- Capable of reaching both v1 and v2 services
I thought this years conference was very well run and the volume of people moving about the conference centre wasn’t overwhelming. I had a lot of fun meeting new people and reconnecting with old friends. It’s great to have such knowledgeable Microsoft staff accessible on the expo hall floor (both from a Marketing and Engineering side) to discuss particular scenarios, technologies, ad bounce ideas off.
One of the critical components of an Office Add-in is the add-in manifest. This is the xml file that describes how your add-in should be activated when an end user installs and uses it with Office documents and applications. This manifest contains references to URLs where your web application resides and also to other resources for your add-in such as images to show on ribbon buttons and task panes.
Your manifest.xml file is uploaded to a central location where it is made available to users of your add-in (this may be a public location such as AppSource or the Office Store).
When users acquire your add-in a copy of the manifest.xml file is cached onto the host device and is only periodically resynced if the manifest.xml file is subsequently updated in AppSource/Office Store. I have seen this take weeks on some combinations of host products/devices.
You need to be careful if you are modifying your application and the changes involve modifications to the URLs in the manfiest.xml file. Imagine your add-in has been deployed and is in use by many users. The manifest.xml file might look similar to the fragment below (notice the SourceLocation URL on line 13).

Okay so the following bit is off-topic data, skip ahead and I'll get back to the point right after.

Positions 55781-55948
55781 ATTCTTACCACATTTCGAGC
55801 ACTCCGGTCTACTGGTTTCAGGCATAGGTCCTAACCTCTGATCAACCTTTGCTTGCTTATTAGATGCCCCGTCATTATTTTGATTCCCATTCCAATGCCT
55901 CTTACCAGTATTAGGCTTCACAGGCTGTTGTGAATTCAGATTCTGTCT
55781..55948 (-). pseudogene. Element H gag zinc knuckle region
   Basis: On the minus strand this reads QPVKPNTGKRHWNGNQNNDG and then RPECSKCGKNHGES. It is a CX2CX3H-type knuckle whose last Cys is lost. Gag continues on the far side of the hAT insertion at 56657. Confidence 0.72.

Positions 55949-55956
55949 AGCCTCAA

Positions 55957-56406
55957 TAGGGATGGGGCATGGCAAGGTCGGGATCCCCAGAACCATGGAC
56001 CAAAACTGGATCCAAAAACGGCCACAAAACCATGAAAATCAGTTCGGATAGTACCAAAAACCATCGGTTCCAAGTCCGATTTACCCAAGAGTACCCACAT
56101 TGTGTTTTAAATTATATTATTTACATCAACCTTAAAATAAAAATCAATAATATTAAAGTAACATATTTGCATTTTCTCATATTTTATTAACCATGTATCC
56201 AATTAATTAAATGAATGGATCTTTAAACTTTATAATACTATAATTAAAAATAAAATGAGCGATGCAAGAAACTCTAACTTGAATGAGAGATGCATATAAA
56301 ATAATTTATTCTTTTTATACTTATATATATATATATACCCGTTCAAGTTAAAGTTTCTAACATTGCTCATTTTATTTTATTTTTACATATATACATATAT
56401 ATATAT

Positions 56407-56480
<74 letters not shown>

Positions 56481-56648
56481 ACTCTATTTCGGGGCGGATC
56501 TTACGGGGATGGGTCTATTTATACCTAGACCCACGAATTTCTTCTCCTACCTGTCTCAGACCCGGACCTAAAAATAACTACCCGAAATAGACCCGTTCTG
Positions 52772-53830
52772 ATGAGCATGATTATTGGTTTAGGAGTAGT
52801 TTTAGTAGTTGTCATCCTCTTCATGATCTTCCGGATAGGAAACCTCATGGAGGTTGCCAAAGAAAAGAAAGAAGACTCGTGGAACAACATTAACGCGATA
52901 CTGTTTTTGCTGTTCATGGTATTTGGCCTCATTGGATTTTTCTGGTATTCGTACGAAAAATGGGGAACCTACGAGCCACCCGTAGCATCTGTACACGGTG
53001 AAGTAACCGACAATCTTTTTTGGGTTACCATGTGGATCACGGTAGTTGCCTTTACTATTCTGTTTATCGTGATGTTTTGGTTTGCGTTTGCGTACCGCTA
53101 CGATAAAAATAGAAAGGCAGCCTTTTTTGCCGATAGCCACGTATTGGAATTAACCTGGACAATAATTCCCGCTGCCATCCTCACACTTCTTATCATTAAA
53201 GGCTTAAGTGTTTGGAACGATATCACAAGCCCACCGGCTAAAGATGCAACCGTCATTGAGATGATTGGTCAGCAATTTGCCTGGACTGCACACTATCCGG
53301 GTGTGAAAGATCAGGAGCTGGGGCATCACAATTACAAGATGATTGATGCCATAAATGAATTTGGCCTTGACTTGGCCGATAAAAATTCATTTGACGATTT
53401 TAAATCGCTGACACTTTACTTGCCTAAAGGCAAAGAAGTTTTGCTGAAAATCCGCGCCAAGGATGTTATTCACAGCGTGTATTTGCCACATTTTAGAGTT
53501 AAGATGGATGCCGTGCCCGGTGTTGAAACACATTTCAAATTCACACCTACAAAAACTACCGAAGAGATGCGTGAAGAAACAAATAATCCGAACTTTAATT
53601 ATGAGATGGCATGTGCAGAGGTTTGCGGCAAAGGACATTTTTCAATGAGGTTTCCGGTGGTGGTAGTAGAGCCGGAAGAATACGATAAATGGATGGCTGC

That SourceLocation URL (line 13) is the main page of the add-in that gets loaded into the Task Pane when the add-in is launched. Lets imagine you change the structure of this add-in so that the starting page of the app is now https://www.contoso.com/apps/search/index.html
How do you go about deploying the updated manifest file that points to this new URL?
If you update the manifest.xml file with the new URL you then have to go through the AppSource/Office Store submission process to get the new manifest approved. You are far from 100% in control of the approval process so you don’t know when the new manifest will get approved and thus when the new URL will come into effect. So do you need to keep your application running at both the old and the new URL at least until the new manifest is approved? It gets a little worse than that though, it seems the deployment of a manifest change can take weeks to reach “saturation” whereby it had propagated down to all client host product caches and the old manifest is no longer being used. I can’t exactly tell you how long this process takes and if it ever fully reaches “saturation” as I’m still seeing some users hitting my service on a URL in a manifest that was superseded almost 3 months ago!
Rather than keeping your old and new application running side by side, the approach I have taken that works quite nicely is to put in place temporary redirects from any URLs that were present in the old manifest and have changed in the new manifest. I suggest creating these as temporary redirects as you will be able to monitor your traffic over time and know when you have reached saturation and you stop getting users coming in on URLs from old manifests. If you use permanent redirects, this may get cached by the client and next time the client will have done the redirect itself and you will no longer be able to track if the new manifest has been deployed or it’s an old manifest being redirected via a client side cached redirect.
How do you go about implementing temporary redirects? Well this depends on what you’ve developed your website using and how you are hosting it. In my case I am hosting the app as a Web App in Azure, redirects can be configured in the web.config file that is located in the root folder of the Web App.
Below is an example web.config file that would achieve that temporary redirection.